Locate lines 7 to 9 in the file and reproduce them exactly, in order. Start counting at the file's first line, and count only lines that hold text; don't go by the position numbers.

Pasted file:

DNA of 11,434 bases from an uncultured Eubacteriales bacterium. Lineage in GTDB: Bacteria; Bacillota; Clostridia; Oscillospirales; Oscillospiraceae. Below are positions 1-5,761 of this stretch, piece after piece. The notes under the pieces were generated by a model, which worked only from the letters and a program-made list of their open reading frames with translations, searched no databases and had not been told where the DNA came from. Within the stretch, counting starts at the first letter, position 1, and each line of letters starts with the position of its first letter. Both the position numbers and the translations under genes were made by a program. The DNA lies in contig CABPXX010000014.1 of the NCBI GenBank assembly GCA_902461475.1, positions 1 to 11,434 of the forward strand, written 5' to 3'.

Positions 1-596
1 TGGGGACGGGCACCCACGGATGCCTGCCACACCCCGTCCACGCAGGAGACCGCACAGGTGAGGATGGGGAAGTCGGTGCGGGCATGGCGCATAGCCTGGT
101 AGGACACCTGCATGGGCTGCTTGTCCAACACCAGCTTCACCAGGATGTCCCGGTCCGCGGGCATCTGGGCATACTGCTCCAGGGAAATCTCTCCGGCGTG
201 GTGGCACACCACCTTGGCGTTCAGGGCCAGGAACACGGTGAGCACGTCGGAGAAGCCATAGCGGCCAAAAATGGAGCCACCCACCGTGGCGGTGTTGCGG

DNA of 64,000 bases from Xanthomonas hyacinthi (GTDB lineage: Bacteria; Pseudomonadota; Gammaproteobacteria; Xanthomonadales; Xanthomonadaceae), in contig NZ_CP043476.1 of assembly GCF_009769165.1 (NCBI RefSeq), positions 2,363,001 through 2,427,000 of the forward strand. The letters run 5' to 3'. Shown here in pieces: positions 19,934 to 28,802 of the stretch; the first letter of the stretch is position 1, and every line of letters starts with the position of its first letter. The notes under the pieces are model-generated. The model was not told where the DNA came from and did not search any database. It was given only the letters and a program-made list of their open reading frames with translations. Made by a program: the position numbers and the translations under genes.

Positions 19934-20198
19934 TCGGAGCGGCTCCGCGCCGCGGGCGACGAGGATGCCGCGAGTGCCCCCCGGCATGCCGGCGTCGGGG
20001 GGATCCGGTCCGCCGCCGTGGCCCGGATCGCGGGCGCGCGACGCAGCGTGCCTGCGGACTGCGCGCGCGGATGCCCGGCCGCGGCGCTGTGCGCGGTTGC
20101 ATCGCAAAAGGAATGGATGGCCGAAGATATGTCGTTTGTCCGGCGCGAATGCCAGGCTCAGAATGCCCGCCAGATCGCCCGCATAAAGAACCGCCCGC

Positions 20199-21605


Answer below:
Positions 19934-20198
19934 TCGGAGCGGCTCCGCGCCGCGGGCGACGAGGATGCCGCGAGTGCCCCCCGGCATGCCGGCGTCGGGG
20001 GGATCCGGTCCGCCGCCGTGGCCCGGATCGCGGGCGCGCGACGCAGCGTGCCTGCGGACTGCGCGCGCGGATGCCCGGCCGCGGCGCTGTGCGCGGTTGC